Journal of Documentation 31(3):216 September 1975
Letters to the Editor




Dear Sir,

In a recent review on ‘Automatic Indexing’ in Journal of Documentation 30, 393-432 (1974), Sparck-Jones provides an interesting view of her conception of automatic indexing and classification. It is interesting because it is typical of most work in the so-called and improperly named field of ‘automatic classification.’ Most people have finally stopped equating algorithmic with computerized. Why not take the same step for automatic indexing and call it algorithmic indexing? This is really what we are all talking about.

While the computer has played a prominent role in facilitating production of the Science Citation Index, it is by definition an algorithmically compiled index. Why then do Sparck-Jones and others persist in ignoring the reality of the SCI as the largest extant automatically, that is algorithmically, indexed collection available. If this assertion is accepted, then the statement that "there is little hard evidence as to the value of citations in an automated system, particularly as substitutes for other modes of indexing, as opposed to additional keys" becomes absurd. Sparck-Jones seems never to have heard of the Automatic Subject Citation Alert 1. The ASCA system has been operating successfully for over ten years. Simkins indicated years ago2 the ‘evidence’ for ASCA value. This was recently confirmed by Parry et al.3 Is not the successful unsubsidized operation of a real-life system not considered ‘hard evidence’ of value?

In the United Kingdom, OSTI supported tests of ASCA and found considerable ‘value’ in the method. Sparck-Jones seems oblivious of these data.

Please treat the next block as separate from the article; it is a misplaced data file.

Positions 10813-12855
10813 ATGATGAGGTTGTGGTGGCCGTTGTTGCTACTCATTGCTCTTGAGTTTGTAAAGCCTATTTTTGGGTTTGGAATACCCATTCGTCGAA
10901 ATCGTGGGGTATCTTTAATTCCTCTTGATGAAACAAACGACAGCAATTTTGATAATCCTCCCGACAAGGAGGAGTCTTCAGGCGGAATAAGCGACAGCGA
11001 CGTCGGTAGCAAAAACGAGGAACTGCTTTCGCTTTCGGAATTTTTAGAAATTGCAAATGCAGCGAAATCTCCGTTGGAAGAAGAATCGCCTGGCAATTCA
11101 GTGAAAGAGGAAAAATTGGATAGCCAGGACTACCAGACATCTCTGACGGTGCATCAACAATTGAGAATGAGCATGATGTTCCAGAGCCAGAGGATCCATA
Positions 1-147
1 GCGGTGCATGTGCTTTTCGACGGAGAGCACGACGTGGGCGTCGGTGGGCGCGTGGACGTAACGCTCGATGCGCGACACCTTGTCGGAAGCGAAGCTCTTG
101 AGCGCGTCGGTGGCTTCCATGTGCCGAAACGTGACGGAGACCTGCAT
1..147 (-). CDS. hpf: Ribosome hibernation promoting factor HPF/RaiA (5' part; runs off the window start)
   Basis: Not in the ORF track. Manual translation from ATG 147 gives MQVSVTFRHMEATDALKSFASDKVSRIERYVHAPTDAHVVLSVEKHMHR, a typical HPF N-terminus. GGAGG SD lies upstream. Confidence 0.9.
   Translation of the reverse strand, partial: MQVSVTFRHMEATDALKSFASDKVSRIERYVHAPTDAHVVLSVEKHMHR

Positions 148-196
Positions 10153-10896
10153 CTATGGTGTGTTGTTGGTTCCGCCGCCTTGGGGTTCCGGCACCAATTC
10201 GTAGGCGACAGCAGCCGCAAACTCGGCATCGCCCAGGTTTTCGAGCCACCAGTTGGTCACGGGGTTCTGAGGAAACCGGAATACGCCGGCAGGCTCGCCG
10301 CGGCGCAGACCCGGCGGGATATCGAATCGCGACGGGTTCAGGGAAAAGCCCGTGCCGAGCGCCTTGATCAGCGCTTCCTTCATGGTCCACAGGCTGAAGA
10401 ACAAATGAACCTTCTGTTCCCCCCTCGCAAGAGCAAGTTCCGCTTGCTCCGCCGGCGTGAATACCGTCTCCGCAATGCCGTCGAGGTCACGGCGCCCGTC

If the SCI is not an automated or algorithmic system, then neither is any one of the other systems she describes. All require a set of rules for keying or selecting data. What evidence will Sparck-Jones accept as confirmation of the value of citations? Without evidence, she claims that Salton’s tests were not conclusive. On the other hand, she does not cite his own positive conclusions about the use of citations: ‘ . . . in some circumstances, citations are more effective for retrieval purposes than other more conventional terms and concepts.'4

As I stated in a recent paper at the Third International Conference on Classification Research in Bombay, there is a reluctance in the ‘classification’ establishment to accept citation indexing as automatic indexing because it is all too ‘simple’. It is not rationalized on linguistic, episternological, or other esoteric grounds. Is it therefore less valid?

The difficulty with the classification research community is that it stubbornly refuses to recognize the real-world value of SCI or other systems. They are used every day by thousands of clients who do not require philosophical analysis to measure value received. What theorists should be rigorously seeking is why it does work and what its fundamental implications are for linguistic and other studies.

President, Institute for Scientific Information

1. back to text GARFIELD, T. and SHER, I. H. ISI's Experiences with ASCA—A Selective Dissemination System, Journal of Chemical Documentation, 7, 1967, pp. 147-53.

2. back to text  SIMKINS, M. A. Retrieval of Information from the Recent Literature of Medicinal Chemistry, Chemistry and Industry 5, 3 February 1968, pp. 146-50.

3. back to text  PARRY, A. A., LINFORD, R. G., and RICH, J. I. Computer Literature Searches—A Comparison of the Performance of Two Commercial Systems in an Interdisciplinary Subject, Information Scientist, 8, 1974, pp. 179-87.

4. back to text  SALTON, G. Automatic Indexing Using Bibliographic Citations, Journal of Documentation 27, 1971, pp. 98-110.